A story, first reported by Farmers’ Weekly, may give dairy farmers a boost. In a reversal of the current trend of dropping milk prices, several farms have successfully started to sell milk directly to the public as a premium product, enabling them to charge around £1 per litre. Some farms, such as Belvoir Ridge Creamery in Leicestershire, have installed milk vending machines which sell both pasteurised and raw milk. However, this route does involve upfront investment in vending equipment and the need to comply with additional environmental health requirements including a commitment to FSA raw milk testing, among other requirements.

Cornish farmer fined for slurry pollution

The Environment Agency prosecuted a Cornish farmer for allowing slurry to leak from a pipe and pollute the Tywardeath stream, causing the death of hundreds of fish. He was fined £675 and ordered to pay prosecution costs of £8,214 after he pleaded guilty at Truro Magistrates' Court. Approximately 50,000 gallons of slurry leaked from the lagoon, polluting the stream and a nearby beach. The moral of the story is to maintain slurry lagoons and all related equipment and piping regularly.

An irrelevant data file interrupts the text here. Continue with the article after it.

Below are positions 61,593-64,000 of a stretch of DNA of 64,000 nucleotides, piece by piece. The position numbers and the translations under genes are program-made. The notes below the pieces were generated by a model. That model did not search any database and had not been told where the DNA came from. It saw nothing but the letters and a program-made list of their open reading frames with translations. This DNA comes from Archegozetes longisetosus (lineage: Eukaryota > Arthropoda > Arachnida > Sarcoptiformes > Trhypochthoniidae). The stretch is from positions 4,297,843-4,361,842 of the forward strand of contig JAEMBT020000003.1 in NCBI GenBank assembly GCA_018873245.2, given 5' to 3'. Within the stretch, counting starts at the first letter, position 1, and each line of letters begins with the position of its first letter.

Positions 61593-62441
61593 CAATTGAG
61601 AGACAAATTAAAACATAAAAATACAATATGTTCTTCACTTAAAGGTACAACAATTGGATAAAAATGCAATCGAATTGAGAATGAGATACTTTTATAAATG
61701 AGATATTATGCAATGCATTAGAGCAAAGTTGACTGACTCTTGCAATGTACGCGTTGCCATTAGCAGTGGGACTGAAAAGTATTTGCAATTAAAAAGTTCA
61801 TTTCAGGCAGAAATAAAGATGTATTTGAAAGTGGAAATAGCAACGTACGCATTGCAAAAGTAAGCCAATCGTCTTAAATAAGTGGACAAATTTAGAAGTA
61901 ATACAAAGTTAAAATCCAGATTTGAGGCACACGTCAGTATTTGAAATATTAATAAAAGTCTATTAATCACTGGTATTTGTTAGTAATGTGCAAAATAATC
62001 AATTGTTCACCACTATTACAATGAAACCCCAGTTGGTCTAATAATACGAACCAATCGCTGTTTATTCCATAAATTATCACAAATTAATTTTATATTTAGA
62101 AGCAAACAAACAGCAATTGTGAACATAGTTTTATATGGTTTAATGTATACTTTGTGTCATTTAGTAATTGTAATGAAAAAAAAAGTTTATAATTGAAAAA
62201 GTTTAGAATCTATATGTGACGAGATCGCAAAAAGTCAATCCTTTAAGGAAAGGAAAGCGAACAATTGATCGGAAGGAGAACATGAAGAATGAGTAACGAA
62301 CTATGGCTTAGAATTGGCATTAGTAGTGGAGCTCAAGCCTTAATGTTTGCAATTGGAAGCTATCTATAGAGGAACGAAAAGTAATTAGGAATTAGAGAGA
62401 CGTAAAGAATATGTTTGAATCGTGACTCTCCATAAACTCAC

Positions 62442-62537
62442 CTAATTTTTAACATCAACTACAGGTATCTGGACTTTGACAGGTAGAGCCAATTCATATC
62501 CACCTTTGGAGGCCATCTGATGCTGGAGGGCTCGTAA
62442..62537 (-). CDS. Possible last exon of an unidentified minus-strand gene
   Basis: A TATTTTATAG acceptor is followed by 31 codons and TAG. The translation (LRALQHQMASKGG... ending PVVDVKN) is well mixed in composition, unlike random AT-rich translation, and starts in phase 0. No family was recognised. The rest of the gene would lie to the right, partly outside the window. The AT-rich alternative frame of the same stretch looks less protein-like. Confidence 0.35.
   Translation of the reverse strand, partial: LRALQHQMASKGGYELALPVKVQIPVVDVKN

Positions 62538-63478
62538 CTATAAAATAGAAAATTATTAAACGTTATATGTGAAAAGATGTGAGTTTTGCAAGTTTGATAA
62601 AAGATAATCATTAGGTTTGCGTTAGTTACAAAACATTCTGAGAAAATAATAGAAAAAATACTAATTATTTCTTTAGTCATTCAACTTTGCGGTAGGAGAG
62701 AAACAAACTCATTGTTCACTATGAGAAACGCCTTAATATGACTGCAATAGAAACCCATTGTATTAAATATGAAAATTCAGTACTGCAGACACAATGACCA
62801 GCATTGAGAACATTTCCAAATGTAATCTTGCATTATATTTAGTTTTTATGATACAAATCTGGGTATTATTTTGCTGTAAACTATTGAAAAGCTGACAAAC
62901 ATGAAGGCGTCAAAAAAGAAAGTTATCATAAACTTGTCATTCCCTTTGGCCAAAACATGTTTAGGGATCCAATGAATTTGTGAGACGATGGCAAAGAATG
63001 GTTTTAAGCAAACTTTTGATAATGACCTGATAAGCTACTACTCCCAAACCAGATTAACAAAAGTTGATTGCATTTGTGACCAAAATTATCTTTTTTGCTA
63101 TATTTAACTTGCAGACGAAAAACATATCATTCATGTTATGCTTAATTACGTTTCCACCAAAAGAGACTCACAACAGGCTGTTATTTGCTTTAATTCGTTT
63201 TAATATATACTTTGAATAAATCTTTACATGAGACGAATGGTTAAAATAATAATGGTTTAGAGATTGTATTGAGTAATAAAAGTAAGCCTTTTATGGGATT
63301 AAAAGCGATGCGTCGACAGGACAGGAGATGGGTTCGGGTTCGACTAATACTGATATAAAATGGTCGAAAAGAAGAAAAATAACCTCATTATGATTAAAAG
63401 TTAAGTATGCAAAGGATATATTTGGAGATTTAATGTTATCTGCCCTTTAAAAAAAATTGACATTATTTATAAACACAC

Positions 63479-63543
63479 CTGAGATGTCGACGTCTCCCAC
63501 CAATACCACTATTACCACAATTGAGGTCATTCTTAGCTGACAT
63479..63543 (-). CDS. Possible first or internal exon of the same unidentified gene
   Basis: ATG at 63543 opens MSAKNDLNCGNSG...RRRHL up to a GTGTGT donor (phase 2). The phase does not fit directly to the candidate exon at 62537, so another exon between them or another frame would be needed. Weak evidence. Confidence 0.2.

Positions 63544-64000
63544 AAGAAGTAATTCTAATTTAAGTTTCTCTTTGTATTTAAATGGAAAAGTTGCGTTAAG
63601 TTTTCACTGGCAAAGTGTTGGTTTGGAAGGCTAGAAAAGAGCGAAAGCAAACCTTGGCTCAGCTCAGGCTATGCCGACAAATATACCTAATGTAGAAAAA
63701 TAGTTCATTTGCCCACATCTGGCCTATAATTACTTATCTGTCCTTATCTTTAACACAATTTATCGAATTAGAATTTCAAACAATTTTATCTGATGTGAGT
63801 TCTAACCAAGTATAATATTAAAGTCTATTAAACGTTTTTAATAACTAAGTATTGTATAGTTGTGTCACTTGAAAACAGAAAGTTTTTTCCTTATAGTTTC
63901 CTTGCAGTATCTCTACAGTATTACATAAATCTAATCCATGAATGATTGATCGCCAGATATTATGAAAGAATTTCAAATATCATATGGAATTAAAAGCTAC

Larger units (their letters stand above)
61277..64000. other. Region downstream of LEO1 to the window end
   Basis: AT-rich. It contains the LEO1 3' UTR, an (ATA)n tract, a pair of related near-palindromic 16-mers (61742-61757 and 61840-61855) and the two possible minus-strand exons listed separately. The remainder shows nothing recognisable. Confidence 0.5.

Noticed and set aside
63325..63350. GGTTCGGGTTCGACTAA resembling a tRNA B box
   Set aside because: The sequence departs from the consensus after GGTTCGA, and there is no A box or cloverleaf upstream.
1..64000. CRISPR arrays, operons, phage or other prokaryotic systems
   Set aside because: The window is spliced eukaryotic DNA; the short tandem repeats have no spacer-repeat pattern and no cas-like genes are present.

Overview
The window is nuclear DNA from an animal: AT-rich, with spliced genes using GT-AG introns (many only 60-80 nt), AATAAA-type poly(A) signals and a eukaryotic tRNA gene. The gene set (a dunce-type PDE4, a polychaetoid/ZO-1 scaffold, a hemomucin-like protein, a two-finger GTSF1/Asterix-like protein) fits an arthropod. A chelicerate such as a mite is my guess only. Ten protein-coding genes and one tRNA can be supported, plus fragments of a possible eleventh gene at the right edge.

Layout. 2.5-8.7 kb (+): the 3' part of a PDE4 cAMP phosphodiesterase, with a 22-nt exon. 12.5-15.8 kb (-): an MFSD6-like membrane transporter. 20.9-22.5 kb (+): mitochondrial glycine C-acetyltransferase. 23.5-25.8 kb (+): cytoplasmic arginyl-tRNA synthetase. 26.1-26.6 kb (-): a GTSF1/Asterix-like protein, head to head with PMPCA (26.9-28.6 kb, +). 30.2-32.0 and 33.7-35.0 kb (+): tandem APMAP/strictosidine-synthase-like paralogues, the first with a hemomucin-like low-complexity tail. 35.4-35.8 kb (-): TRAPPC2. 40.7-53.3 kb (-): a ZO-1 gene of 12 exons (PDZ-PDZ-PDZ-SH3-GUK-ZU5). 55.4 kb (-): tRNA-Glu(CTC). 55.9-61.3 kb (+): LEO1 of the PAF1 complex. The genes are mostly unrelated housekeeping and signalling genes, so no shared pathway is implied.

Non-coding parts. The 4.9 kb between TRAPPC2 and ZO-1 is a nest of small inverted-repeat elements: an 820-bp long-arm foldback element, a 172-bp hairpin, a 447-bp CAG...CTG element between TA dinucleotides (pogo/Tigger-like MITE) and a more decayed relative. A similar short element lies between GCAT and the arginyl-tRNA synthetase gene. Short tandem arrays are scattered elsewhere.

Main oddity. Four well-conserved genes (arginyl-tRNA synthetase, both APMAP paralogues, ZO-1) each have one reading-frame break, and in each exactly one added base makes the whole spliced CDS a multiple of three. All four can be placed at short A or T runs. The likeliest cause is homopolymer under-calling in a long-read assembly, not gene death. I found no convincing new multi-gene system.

Employment update

National Minimum Wage:

Since 1 October 2016, national minimum wage rates are as follows:

  • Aged 21 and over - £6.95 per hour (up from £6.70)
  • Aged 18-20 - £5.55 per hour (up from £5.30)
  • Aged 16-17 - £4.00 per hour (up from £3.87)
  • Apprentices under 19, or over 19 and in the first year of the apprenticeship - £3.40 per hour (up from £3.30)
  • The National Living Wage, remains at £7.20 per hour.

The National Minimum Wage rate will change every April starting April 2017.

About the author

Paul Rice Senior Partner

Paul is the firm’s Senior Partner and head of its top ranked Agricultural team. He splits his time between heading the agricultural sector and, as Senior Partner, leading the firm alongside managing partner Sarah Perry. He also uses his significant experience in regulatory matters in his role as the firm’s Compliance Officer by ensuring the firm has appropriate systems and controls in place.